16 October 2017

Kids These Days

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alex sesame street

“My dad’s in jail. I don’t like to talk about it. Most people don’t understand,” the doll said on the news. The announcer went on to say that one out of 28 kids have a parent behind bars which was why Sesame Street was introducing the blue-haired, orange-skinned Alex, the son of an incarcerated father and newest puppet on the block.

“I mean, that’s kind of interesting, no?” I asked all the women in the TV area.  “They aren’t making that character out of nowhere. They either got a lot of feedback that kids watching couldn’t identify with the stories or they read some demographic data that says that this was a good idea. We’re talking millions of kids.”

None even responded.

I’m not an abolitionist but if there is any argument that every prison should be razed to the ground it’s the effects that separating children and parents have on little ones. It is pure violence yet it looks as calm and procedural as these ladies sitting here in the rec area, ignoring another one of my pathetic goads to get them to talk about current events.

I waited for a legal visit once when another inmate came in and told the visits officer she was there to see her daughter through DCF [Department of Children and Families]. There’s a window where you can see visitors before they come into the visiting area and I turned to spy the cutest little girl I had ever seen. A small red bow wrapped itself around her tiny, dirty blonde ponytail and her shirt, a navy Ralph Lauren polo shirt dotted with white polo ponies, topped off jeans and Nikes.

“Is that your daughter? She is so cute. I say that to a lot of the inmates but really mean it when I say that to you. She’s spectacular,” I told the mom

“Thanks. Yeah, I know. It’s the last time I’ll see her for 14 years. They’re terminating my rights.”

“What?!”

“I can’t have contact with her again until she’s 18.”

And with that, the door opened and mother and daughter reunited like it was any other day and went into the play area, DCF supervisor lurking in the corner. They sipped non-existent tea and stirred invisible macaroni in a toy kitchen, both remaining composed about the fact that a system was killing each of them to the other. They’re dead to each other. For fourteen years.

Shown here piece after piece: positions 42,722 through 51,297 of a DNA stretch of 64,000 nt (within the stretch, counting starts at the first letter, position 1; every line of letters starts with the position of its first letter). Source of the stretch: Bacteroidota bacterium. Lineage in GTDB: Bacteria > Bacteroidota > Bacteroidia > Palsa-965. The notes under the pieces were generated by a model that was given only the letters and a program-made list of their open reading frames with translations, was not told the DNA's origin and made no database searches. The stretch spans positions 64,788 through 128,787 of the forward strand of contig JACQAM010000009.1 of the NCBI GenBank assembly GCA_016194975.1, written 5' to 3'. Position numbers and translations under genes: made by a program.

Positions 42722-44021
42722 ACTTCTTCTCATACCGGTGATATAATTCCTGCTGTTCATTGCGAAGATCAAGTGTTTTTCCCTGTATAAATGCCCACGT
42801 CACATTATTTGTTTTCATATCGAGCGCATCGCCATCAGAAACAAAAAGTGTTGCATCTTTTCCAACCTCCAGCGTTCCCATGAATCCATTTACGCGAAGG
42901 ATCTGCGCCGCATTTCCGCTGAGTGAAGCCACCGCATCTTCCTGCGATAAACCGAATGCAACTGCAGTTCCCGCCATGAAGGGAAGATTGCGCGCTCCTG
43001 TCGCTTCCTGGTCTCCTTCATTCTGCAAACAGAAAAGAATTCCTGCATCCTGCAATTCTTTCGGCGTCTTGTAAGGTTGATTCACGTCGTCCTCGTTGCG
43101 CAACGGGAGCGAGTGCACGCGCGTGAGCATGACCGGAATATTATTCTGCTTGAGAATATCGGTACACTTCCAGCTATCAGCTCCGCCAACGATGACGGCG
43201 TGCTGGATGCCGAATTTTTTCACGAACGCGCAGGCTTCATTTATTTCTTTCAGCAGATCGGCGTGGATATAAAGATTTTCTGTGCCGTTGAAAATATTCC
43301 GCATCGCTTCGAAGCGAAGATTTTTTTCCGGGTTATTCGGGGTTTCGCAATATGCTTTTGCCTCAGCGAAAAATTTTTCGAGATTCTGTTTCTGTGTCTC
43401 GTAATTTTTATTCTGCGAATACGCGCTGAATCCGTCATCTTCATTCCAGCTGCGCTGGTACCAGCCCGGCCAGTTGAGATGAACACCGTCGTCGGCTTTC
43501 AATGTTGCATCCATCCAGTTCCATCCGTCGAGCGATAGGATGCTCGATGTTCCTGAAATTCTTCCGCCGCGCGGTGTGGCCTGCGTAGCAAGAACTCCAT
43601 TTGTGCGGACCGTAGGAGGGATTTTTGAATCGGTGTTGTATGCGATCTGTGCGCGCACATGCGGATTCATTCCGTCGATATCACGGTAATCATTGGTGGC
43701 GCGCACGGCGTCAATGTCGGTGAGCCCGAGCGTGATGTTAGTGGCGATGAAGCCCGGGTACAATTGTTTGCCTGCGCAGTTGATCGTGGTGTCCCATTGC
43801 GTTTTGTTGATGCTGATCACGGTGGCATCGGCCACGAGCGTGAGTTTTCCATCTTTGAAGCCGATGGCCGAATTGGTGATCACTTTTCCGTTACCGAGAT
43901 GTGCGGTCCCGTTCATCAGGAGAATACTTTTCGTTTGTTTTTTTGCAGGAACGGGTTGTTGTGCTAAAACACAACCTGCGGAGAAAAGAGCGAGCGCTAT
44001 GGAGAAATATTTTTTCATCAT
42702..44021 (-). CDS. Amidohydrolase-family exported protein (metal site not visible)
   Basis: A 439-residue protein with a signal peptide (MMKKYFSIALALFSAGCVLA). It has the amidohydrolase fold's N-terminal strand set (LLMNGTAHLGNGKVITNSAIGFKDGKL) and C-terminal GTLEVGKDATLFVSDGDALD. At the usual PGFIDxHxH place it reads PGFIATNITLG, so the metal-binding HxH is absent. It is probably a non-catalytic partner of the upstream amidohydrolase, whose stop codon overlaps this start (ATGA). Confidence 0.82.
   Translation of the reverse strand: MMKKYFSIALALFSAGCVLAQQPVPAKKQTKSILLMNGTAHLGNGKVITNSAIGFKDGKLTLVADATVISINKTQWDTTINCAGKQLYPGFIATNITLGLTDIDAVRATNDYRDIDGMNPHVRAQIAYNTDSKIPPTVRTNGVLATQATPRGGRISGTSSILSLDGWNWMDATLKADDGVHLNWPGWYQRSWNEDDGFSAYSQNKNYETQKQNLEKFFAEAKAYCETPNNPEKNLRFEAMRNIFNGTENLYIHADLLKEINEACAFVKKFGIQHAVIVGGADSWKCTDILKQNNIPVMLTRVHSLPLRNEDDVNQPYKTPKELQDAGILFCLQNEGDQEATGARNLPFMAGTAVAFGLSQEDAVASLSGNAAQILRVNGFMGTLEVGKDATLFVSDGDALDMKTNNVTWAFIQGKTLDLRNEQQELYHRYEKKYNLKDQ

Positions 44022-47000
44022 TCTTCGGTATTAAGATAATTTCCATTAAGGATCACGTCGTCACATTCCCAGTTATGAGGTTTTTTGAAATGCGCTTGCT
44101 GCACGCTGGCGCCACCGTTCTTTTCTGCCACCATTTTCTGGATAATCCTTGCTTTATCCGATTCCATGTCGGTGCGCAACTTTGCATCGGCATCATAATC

Then [Attorney] Ruane arrived and we were escorted into one of the private rooms where I burst into tears. Literally. My face exploded at the thought of the conversation that was happening between parent and child in the play area.

“I get it. You wanna get out of here,” Ruane said as he unpacked carefully labeled folders. He works with his son, sees him every day.

“No. That’s not…” I shook my head. “You wouldn’t understand.” To this day, I can’t remember one word in any of those folders and my freedom was filed in there.

I hadn’t seen the mother here before and I haven’t seen her since so she’s not a lifer; she’d be living in this unit, watching the news with us if she were. She probably did something to kick off the termination proceedings, but how bad could it have been if she isn’t even doing the type of time I am? And DCF allowed them to say goodbye – would they do that if she posed danger to the child? Sure, a social worker stalked them from across the room, but would DCF permit that toddler to connect with a person who had beaten her or neglected her in a dangerous way? I assume there’s some theory of trauma that would prevent that. Let me rephrase: I’m sure there’s a theory of trauma – why didn’t it prevent this?